A Digital Printing Network
I am looking to see if anyone has any first-hand experience with STS inks. They claim to be 100% compatible where you do not have to flush the lines and can switch back and forth between their ink and OEM with no issue. We have always only used Roland OEM, but man, what a price difference. We have the CMYK+ Lc+Lm+Mt+W configuration, but would, of course only be looking at non-OEM for CMYK+ Lc+Lm portion.
Are there other brands that are good or should be avoided like the plague? MAybe avoid them altogether? I hate regret!
Thanks a lot.
All inks not created equal....
Most white inks contain titanium dioxide as the pigment, as rutile and anatase in tetragonal crystalline form. However, growing concerns over the known toxicity of heavy metals have led to the replacement of many inorganic pigments such as chrome yellow, molybdenum orange and cadmium red with organic pigments, which offer better light fastness and reduced toxicity. Furthermore, carbon black now replaces spinel black, rutile black and iron black in nearly all black inks. In fact the ink industry is the second largest consumer of carbon black.
Other inorganic materials such as clays serve as fillers or extenders, which primarily reduces the cost of pigments, though some also improve ink properties. Metallic pigments like aluminium powder (aluminium bronze) and copper-zinc alloy powder (gold bronze) are used in novel silver and gold inks. Miscellaneous inorganic pigments provide luminescent and pearlescent effects.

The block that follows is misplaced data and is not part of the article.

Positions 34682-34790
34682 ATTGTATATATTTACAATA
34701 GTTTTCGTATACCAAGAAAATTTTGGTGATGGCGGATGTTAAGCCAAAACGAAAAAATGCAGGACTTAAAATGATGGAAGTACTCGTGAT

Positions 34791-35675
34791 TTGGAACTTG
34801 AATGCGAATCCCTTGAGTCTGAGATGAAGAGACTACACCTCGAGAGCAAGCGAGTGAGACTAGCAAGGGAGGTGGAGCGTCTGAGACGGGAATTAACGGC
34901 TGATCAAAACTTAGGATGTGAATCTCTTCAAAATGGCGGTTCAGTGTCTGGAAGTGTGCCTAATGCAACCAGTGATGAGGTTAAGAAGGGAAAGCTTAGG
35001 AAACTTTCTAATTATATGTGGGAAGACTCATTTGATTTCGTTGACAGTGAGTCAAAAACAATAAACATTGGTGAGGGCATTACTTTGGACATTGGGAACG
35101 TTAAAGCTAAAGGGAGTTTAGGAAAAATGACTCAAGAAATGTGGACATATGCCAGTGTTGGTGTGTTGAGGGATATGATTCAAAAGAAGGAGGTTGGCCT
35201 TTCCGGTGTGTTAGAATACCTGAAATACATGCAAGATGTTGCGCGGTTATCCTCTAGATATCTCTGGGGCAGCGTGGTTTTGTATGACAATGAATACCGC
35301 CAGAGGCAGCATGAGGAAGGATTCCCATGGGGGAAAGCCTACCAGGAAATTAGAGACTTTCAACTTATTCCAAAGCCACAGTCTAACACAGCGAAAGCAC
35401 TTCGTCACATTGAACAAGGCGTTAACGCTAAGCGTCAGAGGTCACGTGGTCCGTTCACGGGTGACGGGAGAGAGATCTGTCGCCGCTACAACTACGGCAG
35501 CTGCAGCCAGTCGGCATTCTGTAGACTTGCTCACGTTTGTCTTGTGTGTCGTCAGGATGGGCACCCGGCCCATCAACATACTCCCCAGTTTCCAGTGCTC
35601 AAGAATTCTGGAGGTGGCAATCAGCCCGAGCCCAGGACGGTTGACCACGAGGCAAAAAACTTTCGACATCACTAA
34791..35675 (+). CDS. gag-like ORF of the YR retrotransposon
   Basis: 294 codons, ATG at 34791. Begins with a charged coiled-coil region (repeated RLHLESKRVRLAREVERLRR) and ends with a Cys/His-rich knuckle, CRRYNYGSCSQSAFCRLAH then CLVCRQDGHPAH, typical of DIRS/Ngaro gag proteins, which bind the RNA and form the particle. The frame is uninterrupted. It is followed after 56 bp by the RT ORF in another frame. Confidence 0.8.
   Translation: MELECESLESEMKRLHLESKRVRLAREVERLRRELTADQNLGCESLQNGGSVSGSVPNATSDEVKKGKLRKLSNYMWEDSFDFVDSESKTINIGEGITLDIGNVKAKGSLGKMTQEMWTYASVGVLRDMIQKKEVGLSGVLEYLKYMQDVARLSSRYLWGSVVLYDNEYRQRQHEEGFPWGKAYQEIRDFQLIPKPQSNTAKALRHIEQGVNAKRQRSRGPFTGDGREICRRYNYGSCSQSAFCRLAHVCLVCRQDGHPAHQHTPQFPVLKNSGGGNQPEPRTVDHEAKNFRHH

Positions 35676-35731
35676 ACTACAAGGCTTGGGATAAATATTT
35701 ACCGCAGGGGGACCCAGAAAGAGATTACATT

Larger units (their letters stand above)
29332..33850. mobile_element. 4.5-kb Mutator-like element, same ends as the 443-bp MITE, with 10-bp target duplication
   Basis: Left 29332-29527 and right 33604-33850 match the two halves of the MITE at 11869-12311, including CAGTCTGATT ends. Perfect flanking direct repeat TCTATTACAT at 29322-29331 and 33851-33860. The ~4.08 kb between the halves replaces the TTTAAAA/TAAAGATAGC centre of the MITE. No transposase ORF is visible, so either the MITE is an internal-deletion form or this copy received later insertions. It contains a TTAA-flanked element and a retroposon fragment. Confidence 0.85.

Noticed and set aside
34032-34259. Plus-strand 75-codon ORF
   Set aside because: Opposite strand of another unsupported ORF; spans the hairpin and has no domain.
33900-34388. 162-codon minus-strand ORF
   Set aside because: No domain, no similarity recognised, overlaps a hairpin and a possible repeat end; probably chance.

Bob's got a very good scientific explanation for it. We're also working on removing nickel from the ink pigment compounds. Finding pigments and supernatants that obey strict environmental regulations in Europe and the U.S. are forcing OEM manfucturers to provide better and safer ink, which adds to cost. Third party ink suppliers often use lower amounts of the harsher pigments Bob refers to with more supernatant to offer higher quantities of ink.
This leads to misting and degradation of the seals present in the plumbing system such as the o-rings in cartridge bays and the rubber seal around the captops. Messiah is correct that warranty is affected, but also the general operation of the machine is affected over time calling for more repairs.
For owners that have the production to justify the built-in cost of replacing parts, this can be a significant investment, but you'd have to be going through two sets of 440s per month, at a minimum, before you realize any cost savings.
Another point to consider: Yes OEM inks are more expensive BUT they are quality controlled to garuntee the same gamut (output) color range every time. It is expensive to quality control inks like this and that cost is refelected in theprice we pay. This assures that if you use the same process in printing, you will get consistant results.
With third party inks, you will not only need to create custom profiles for your printer and medias (kind of costly in either equipment or sending it out) and then perform reoccurring quality checks and calibrations to ensure that you get consistent results. I do not think it really saves you anything int he long run.